For devotees of `Homes under the Hammer‘, buying property at auction always looks like fun and rarely does anything untoward happen – well, not that the cameras are going to show us!

Buying property at auction can be a fantastic opportunity to buy an unusual property or nab a bargain. For sellers, it can be a great way to test the market or achieve a quick sale.

However, there is a `but’, and it is a big one – once the hammer goes down, that’s it, the contract is made and you are legally bound to buy.

So, following the adage of `act in haste, repent at leisure’, I hope the following top five tips help.  They may seem obvious but…

1. Know what you are actually buying

Make sure you don’t buy any surprises. Most auction houses have legal packs that can be downloaded before the auction, with the legal title, search results, tenancy agreements and basic background information.  Make sure you download them and have them checked by us in good time for any hidden horrors.

2. Inspect the property properly

A thorough inspection is key, as there is no chance to renegoiate the price for any defects or required repairs if you buy at auction.   If you are worried, get a survey done.  It might seem like wasted costs if you ultimately don’t buy or you lose out to another bidder but it will give you a better idea as to the true value of the property, not just how it looks on paper.

3. Show me the money…

As you are legally bound to complete if yours is the winning bid, you must make sure your funding is agreed and in place before the auction.  The completion timetable for an auction purchase is usually tight, (around 28 days is normal but you must check) so you will need to organise funding before you commit to buy.  You also need the 10% deposit readily avaible to pay over to the auction house on the day of the auction.  Make sure you have this ready, along with your ID, so that your bids can be accepted.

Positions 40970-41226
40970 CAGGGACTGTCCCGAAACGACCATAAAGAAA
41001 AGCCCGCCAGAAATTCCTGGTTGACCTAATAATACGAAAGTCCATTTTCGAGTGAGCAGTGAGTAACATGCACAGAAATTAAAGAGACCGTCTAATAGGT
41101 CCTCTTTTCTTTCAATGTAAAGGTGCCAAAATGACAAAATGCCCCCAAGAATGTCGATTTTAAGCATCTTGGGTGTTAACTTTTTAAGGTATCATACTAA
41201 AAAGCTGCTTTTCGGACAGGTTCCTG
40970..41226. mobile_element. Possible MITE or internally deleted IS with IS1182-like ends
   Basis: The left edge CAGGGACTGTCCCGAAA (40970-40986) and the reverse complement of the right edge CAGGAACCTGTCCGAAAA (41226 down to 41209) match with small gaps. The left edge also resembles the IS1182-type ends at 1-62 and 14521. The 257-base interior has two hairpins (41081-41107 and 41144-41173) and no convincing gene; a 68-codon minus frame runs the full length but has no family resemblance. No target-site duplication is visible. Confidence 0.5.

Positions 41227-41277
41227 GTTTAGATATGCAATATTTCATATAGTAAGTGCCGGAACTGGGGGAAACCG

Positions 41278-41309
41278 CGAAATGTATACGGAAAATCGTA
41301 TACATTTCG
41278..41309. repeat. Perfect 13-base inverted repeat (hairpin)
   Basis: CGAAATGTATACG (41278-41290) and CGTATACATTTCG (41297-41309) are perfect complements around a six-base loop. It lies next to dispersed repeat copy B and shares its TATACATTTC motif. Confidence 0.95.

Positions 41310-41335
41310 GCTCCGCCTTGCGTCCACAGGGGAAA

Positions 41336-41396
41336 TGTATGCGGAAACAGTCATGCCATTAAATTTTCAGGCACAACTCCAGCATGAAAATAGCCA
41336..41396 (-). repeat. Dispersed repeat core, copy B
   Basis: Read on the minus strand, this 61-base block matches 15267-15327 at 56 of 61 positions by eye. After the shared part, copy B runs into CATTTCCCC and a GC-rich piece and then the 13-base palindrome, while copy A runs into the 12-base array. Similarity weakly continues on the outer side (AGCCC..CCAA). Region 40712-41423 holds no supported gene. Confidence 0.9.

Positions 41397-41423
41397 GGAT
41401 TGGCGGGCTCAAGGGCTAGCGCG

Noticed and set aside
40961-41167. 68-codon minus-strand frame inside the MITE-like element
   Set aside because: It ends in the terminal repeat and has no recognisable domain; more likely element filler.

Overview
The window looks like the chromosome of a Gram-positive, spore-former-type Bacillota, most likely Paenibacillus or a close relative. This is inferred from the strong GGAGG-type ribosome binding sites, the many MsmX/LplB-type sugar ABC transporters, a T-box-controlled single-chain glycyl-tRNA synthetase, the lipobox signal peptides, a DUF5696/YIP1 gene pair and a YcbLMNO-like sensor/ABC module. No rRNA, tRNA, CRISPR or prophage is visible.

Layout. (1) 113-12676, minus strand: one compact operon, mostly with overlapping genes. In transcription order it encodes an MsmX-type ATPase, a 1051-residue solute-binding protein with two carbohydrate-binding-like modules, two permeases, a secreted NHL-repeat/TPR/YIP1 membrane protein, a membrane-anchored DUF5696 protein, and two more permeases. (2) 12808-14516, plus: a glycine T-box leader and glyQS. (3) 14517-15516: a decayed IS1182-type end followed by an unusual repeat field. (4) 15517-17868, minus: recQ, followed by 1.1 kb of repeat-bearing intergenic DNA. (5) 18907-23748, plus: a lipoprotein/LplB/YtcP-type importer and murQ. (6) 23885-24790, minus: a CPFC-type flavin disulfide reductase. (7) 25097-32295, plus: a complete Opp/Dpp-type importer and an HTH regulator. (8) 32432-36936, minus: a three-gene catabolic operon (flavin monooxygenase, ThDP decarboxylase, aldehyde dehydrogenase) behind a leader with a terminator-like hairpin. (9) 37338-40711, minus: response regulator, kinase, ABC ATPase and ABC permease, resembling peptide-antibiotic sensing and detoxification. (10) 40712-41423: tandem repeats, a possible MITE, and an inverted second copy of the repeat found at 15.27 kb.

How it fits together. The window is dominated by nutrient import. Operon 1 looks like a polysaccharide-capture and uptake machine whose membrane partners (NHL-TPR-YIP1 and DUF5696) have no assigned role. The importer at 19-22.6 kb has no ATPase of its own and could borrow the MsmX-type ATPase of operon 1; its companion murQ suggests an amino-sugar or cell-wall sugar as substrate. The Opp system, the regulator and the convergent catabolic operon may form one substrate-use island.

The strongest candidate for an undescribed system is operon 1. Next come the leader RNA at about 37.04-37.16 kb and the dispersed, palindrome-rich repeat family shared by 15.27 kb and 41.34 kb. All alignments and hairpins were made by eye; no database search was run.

4. The Price is Right?

Once the legal due diligence is done and you have inspected the property. work out what the property is likely to cost to `put right’, the cost of any improvements you would like to make or need to enable the right onward sale price (if you plan to sell on in the near future).  Calculate your bid limit so that you can still make a return once you have the works completed.

5. Don’t get carried away…

Auctions are busy, exciting and tense and it is easy to get carried away in the moment when the bids are flying.  Once you have a price that you are prepared to pay, can afford and fund, then stick to it.  If the bidding goes over that price, then let the property go – there might be a better property for you next time.

If you worry that you might get carried away, see if the auciton house will allow you to appoint an agent to act in your stead – either in the room, on the phone or by proxy.  Give them clear instructions and you can then avoid the risk of an expensive overspend.

If you would like to discuss any of the information mentioned in the article, then you can contact a member of the Property team by telephone on 01626 202404 or email lawyer@wbw.co.uk. WBW Solicitors has offices in Newton Abbot, Paignton, Torquay, Bovey Tracey, Exeter, Launceston, Exmouth, Sidmouth and Honiton.

This article is for general information only and does not constitute legal or professional advice. Please note that the law may have changed since this article was published.